Your physician will do frequent tests including physical exams, blood tests, scans and imaging studies. You will have scheduled follow-up appointments to discuss these with your doctor.
Can I take other medicines while I am getting chemotherapy?
Some medicines may interfere with the effects of your chemotherapy. To ensure that your cancer treatment is most effective, it is important to inform your doctor or nurse about ANY AND ALL prescription and nonprescription medicines you are taking, including herbal, homeopathic, and natural remedies.
Will I be able to work during treatment?
Whether you can continue to work, go to school and/or participate in other activities depends on your treatment and how it affects you. Each individual patient is different and how each person responds to chemotherapy is different.
Will chemotherapy affect my fertility?
Chemotherapy can affect the sexual organs as well as their function. It is important to use birth control when on chemotherapy to reduce the risk of an unplanned pregnancy. If you have questions discuss the possibility of “banking” your sperm or having eggs harvested prior to chemotherapy with your physician. www.fertilehope.org
Will chemotherapy affect my sexual function?
Chemotherapy can (but not always) affect the sexual organs of men and women. The side effects depend greatly on the drugs used, the person’s age, and your health and well being. This is an important issue that should be discussed with your physician or nurse.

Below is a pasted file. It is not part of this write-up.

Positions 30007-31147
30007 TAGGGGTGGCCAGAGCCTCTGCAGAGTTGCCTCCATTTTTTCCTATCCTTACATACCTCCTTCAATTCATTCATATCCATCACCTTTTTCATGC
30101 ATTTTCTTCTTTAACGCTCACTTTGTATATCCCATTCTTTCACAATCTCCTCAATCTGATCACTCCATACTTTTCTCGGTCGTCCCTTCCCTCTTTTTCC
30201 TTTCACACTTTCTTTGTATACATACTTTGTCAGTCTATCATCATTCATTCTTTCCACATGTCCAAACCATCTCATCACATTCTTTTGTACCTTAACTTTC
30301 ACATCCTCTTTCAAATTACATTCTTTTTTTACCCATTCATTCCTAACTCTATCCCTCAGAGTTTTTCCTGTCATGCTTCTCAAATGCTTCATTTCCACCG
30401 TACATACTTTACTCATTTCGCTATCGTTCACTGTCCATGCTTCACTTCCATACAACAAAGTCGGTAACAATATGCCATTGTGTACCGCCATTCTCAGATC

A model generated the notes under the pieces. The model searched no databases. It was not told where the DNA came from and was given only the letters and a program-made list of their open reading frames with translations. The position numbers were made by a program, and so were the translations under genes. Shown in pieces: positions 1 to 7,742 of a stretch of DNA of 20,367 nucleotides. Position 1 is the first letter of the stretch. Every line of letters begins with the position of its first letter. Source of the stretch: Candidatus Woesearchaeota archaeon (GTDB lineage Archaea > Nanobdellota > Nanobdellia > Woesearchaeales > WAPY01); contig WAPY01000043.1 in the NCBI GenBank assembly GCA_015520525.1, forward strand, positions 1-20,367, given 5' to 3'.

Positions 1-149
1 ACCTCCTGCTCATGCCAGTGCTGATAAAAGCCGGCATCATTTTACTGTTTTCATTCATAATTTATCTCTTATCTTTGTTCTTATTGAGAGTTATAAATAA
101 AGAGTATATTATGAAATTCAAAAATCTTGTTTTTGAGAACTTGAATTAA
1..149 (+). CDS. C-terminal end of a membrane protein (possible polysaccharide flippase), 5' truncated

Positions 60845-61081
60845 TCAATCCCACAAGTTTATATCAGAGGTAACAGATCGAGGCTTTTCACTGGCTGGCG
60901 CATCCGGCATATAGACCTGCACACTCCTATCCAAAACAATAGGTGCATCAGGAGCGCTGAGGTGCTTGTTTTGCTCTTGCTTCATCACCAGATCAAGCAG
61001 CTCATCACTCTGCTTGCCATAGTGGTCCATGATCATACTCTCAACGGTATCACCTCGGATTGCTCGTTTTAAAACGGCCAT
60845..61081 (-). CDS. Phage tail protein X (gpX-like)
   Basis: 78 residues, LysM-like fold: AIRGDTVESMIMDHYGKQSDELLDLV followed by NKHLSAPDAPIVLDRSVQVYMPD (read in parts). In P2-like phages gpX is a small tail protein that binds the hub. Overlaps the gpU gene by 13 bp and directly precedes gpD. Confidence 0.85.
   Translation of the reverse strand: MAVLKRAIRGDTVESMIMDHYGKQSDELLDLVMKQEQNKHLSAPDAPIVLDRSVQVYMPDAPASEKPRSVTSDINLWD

Will my memory and thinking be affected?
Recent research shows that chemotherapy can affect the thinking functions of the brain causing “chemo brain”. This can occur for up to 10 years post chemotherapy, but usually lasts only about 6 months to 1 year.
What emotions can I expect?
It is normal for you and your family to feel depressed, sad, angry and/or anxious. There are many ways to cope with these side effects; you can obtain support from your physician, your nurses, support groups, a mental health provider, friends and family.
What is a clinical trial? Should I participate in one?
A clinical trial is a carefully designed research study that tests new cancer treatments. These treatments can be discussed with your health care team to see if the trial is appropriate for your specific cancer. As with all medical treatments you can withdraw from a clinical trial at anytime and seek other treatment. Persons who consent to participate in clinical trials are the first to benefit from the treatment. www.clinicaltrials.gov
Will I lose my hair?
Not all chemotherapy drugs cause hair loss. Some treatments cause mild thinning that is barely noticeable. Other treatments cause complete hair loss. Your physician will tell you if your chemotherapy is likely to cause this. If you do lose your hair, it will almost always grow back after the treatment; however, it may be a different texture or color.
Can I drink alcohol while on chemotherapy?
Alcohol may interact with some drugs either reducing their effect or worsening their side effects. Be sure to ask your doctor or nurse if you can drink beer, wine or other types of alcohol.
Should I take vitamins, minerals or other supplements?
There is no clear answer to this question, but you can discuss this with your doctor. You should not take any supplemental medications without your doctor’s knowledge and consent.
Terms often used during the course of treatment along with their definitions.
Antiemetics are medicines used to prevent nausea before is happens, or to treat it once it occurs. They are usually given before and after chemotherapy, and are given intravenously and in oral form.